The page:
The Second Sex, Simone de Beauvoir’s seminal text published in 1949, deconstructs the treatment of women through existential philosophy, critical thought, and an investigation into the history of patriarchy. Beauvoir herself was a French novelist, essayist, feminist, and intellectual. The text has influenced all forms of feminism since it was first published. The first part presents facts and myths of women including biology, history, and the patriarchy. The second part examines woman’s life as it was in 1949, from childhood to marriage to social life, mysticism, lesbians, and sex work. In her conclusion, she goes on toward liberation, and what she calls the “independent” woman, which she suggests is based on economic freedom, but she complicates the argument as  economic freedom does not necessarily release a woman from the structures that keep her oppressed. She goes on to venture that writers such as Virginia Woolf and Emily Brontë were true independent women, but much of the argument of this book centers around the question “what is a woman?” According to the author at the Think Philosophy blog, Beauvoir argues against the two prevailing notions: that woman is womb and woman is the “eternal feminine.” Beauvoir rejects both of these notions because if woman was womb, then it would be a matter of kind, and not degree, and I would agree that gender is a spectrum that cannot be reduced to cispatriarchal concepts of biology. Second, Beauvoir rejects the notion of femininity as defined by men, because this is an ideal that doesn’t exist, which brings us to the famous quote, “One is not born, but rather, becomes a woman.” Even Audre Lorde considered this question: her writing grew from this idea of the “theory of difference” in which an opposition between woman and man is simplified and the category of “woman” has many taxonomies.

Who is the independent woman? How might we define her now that our understandings of gender have become more complex? For me, in this case, the independent woman is any woman on the path of total liberation. Mary E. Galvin, in her preface to Queer Poetics, writes, “In a culture structured significantly by heterosexism, the mind that can imagine other sexualities and gender identities must also imagine other ways of speaking, new forms to articulate our visions of difference. In a cultural setting that deems us unthinkable, we’ve had to imagine our own existence.” Though historically, to acknowledge and understand this term “the independent woman” is to understand and acknowledge the experience and impact of the modernist women writers, women such as Gertrude Stein, Virginia Woolf, and Mina Loy, who were writing in service of their art, who were living as intellectuals, which at the time, was in radical opposition to the patriarchy. To know this history is to apply its relevance and resonance to contemporary society and culture.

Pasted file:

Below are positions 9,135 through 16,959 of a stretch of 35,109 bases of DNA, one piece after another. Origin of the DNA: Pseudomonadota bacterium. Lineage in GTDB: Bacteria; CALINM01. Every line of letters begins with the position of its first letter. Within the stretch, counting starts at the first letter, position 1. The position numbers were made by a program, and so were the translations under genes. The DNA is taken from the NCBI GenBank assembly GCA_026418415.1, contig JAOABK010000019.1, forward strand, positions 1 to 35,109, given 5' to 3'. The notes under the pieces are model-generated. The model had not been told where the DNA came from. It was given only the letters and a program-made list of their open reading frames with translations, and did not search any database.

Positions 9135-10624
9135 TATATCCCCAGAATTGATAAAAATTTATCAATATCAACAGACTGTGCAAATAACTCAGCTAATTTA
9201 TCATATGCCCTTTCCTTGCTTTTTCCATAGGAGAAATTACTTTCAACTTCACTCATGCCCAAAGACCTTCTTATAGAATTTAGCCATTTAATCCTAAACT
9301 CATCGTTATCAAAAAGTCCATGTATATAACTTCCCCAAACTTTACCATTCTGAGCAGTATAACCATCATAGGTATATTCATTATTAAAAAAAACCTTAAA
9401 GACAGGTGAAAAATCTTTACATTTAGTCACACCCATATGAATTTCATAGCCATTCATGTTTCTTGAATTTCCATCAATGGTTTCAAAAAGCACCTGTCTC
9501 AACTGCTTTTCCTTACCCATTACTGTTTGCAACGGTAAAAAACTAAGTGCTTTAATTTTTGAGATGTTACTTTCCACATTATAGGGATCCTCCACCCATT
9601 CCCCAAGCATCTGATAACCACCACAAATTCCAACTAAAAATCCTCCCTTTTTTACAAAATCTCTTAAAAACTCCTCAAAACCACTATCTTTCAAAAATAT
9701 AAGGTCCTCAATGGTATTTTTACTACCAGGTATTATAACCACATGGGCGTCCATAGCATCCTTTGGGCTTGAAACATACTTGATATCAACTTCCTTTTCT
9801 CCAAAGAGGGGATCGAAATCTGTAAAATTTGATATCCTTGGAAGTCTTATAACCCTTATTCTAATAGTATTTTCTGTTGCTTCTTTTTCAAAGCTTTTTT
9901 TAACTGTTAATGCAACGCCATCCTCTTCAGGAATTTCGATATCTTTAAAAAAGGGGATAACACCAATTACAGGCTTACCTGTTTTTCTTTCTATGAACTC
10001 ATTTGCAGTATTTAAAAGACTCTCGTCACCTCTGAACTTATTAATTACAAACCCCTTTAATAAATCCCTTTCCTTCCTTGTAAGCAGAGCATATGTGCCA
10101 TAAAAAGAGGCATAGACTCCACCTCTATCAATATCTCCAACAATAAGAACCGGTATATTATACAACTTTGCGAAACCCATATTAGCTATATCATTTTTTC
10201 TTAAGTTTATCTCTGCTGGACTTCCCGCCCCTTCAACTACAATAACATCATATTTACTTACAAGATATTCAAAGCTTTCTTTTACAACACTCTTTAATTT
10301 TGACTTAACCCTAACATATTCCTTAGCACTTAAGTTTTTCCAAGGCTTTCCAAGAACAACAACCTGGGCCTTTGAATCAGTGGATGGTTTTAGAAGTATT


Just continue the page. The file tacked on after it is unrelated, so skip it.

The word ‘liberation’ is of multiple origins, partly from the French, partly from Latin. From the 14th century Middle French, it comes from liberacion, the act of freeing or of being freed and from the classical Latin, līberātiōn-, līberātiō, which is the action of setting free, release, deliverance, acquittal, discharge, or release from debt. Here, I want to understand liberation as “freedom from restrictive or discriminatory social conventions and attitudes.” In 1888, the International Council of Women affirmed, “You can obtain the complete liberation of women only by working for the liberation of humanity,” a statement, to me, which advocates for empathy beyond discrimination. For acceptance. A woman cannot be truly free unless her equals across race, class, ability, and all other intersections, are all also free. I want to operate with the knowledge that liberation comes from expression as Paulo Freire, Brazilian educator and thinker, suggests in Pedagogy of the Oppressed: